David Ross ejection caps off tense night between Cubs and Reds after Joey Votto chirps at Rowan Wick

David Ross ejection caps off tense night between Cubs and Reds after Joey Votto chirps at Rowan Wick

There are noises coming from the basement of the NL Central.

Tensions escalated between the Cubs and Reds Wednesday night, as words were exchanged, a batter was hit, and Cubs manager David Ross was ejected.

Reds first baseman Joey Votto, who accounted for three of the Reds’ four runs by homering and tripling in the early innings, felt the first shot across the bow from Cubs reliever Rowan Wick. Wick threw a fastball high and inside on Votto before walking him on four pitches.

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On Votto’s way to first base after his traditional walk bat flip, Wick said something that looked suspiciously like either “nice walk motherf—–” or “washed motherf—–,” although it’s hard to say exactly what he said. Either way, Votto took issue and started yelling at the Cubs dugout.

In the top of the ninth inning, Reds reliever Hunter Strickland hit the Cubs’ Patrick Wisdom, who made a show of going to first. Eventually, Ross left the dugout and got himself ejected.

After the game, Wick had some hazy memories while Votto’s seemed sharp.

“All I said was ‘nice bat flip,'” Wick said after the game, per USA Today.

Votto had a different recollection of events.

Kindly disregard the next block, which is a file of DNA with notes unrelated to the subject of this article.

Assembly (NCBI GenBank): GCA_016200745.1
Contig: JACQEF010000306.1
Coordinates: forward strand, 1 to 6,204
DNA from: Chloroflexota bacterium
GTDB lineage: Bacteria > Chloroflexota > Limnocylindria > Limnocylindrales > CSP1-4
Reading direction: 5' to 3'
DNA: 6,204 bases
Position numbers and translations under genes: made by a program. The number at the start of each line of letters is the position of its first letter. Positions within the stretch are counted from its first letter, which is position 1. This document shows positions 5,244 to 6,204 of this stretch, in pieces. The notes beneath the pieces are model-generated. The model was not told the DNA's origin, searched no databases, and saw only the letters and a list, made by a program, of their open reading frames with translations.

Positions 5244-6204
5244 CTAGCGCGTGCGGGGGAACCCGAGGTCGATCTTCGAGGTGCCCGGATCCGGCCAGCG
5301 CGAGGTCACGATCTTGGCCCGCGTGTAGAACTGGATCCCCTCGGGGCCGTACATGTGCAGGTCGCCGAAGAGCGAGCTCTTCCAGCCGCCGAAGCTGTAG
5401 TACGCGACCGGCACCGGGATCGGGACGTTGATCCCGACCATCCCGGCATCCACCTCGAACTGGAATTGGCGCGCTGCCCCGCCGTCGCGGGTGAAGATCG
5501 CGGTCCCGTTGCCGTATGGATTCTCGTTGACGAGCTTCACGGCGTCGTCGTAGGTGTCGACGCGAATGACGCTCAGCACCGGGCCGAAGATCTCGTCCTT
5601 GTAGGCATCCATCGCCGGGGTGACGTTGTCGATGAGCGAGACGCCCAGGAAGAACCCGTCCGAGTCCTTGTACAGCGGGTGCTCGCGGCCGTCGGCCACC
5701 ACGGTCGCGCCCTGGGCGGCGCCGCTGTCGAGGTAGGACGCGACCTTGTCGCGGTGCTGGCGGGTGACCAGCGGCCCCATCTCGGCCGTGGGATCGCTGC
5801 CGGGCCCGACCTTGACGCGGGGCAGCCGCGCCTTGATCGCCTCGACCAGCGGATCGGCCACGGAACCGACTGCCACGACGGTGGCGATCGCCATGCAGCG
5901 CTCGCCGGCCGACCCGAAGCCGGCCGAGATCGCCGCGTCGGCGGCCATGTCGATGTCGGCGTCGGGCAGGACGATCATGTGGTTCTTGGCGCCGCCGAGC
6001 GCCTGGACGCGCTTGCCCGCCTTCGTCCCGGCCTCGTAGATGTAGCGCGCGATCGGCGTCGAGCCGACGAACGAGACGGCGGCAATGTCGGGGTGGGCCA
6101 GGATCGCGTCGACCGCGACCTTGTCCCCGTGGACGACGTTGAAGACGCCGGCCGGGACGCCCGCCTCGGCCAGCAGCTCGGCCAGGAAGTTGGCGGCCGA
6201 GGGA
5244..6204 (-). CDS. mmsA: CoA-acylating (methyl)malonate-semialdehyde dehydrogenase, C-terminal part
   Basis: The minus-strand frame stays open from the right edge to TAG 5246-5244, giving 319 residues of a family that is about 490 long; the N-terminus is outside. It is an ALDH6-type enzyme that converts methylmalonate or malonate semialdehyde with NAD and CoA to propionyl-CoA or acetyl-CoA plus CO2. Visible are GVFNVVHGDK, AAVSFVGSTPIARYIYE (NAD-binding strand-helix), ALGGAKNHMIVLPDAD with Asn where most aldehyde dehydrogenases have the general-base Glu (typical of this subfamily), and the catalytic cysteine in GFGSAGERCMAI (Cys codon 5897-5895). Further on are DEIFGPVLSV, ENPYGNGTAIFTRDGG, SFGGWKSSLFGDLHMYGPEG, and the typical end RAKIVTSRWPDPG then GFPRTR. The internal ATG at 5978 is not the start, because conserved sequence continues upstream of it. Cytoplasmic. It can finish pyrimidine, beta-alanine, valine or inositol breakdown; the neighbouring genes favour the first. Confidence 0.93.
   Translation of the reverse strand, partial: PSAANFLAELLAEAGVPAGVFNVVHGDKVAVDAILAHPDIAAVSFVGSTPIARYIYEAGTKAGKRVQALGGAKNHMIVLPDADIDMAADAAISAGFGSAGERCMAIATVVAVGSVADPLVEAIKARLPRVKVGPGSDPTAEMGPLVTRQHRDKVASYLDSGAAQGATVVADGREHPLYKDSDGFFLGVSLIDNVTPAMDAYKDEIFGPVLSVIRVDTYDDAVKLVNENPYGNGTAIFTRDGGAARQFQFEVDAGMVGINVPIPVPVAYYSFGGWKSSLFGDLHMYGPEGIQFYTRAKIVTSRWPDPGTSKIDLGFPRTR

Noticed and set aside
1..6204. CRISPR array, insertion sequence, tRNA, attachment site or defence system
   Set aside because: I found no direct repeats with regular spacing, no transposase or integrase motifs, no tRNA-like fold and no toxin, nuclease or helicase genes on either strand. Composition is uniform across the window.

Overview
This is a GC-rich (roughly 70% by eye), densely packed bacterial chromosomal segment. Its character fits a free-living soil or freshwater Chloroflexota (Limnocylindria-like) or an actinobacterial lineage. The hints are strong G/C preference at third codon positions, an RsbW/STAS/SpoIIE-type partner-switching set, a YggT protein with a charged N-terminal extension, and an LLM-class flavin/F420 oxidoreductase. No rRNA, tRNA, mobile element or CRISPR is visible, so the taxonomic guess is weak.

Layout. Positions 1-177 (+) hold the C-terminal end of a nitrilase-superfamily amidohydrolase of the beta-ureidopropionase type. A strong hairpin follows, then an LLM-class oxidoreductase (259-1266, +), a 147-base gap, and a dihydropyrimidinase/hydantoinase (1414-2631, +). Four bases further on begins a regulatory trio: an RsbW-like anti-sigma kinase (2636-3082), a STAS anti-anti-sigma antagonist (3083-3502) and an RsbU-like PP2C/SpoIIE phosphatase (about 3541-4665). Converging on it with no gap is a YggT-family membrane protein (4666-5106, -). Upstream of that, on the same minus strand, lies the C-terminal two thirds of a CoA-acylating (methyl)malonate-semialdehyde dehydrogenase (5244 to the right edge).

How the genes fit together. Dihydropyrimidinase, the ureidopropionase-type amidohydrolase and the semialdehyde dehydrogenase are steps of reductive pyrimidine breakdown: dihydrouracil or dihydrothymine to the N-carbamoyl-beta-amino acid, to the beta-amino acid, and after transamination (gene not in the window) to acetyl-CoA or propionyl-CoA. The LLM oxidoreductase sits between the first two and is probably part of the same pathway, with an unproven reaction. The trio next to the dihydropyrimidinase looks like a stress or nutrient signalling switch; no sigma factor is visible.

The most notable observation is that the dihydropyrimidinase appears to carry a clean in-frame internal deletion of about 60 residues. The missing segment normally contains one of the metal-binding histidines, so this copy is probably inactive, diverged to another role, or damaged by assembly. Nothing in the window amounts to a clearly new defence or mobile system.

“He had something to say and I answered,” Votto said in the clubhouse after the game. “That’s how ball is sometimes. You’re competitive, and clearly he was competing and locked in on performing well. And I’m pulling on the opposite end of the same rope. And if someone says something to me, sometimes I don’t answer. But I wasn’t in the mood to keep my mouth shut. And it’s part of the game.”

Votto added that Strickland hitting Wisdom wasn’t intentional.

“You don’t put the tying run at the plate with one out, that was absolutely unintentional,” he said. “We are trying to win a baseball game and our closer’s coming in, and he just misfires a ball. We don’t get paid for retribution. We get paid to complete games, to perform well.”

Ross, however, wasn’t so sure.

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“I think typically with what happened the inning before, with [Votto] walking towards Wick and him not doing a lot and [Strickland] hitting Wisdom, and two umpires wanting to discuss about whether they thought it was intentional or not — nobody doing that — I didn’t understand why, and so I wanted to know,” he said after the game. “…Two guys wanting to get together and them not getting together? That was the frustrating part for me.”

Wisdom was eventually driven in, but Strickland completed the save, giving the Reds a 4-3 win in the third of a four-game series. They’ll conclude Thursday.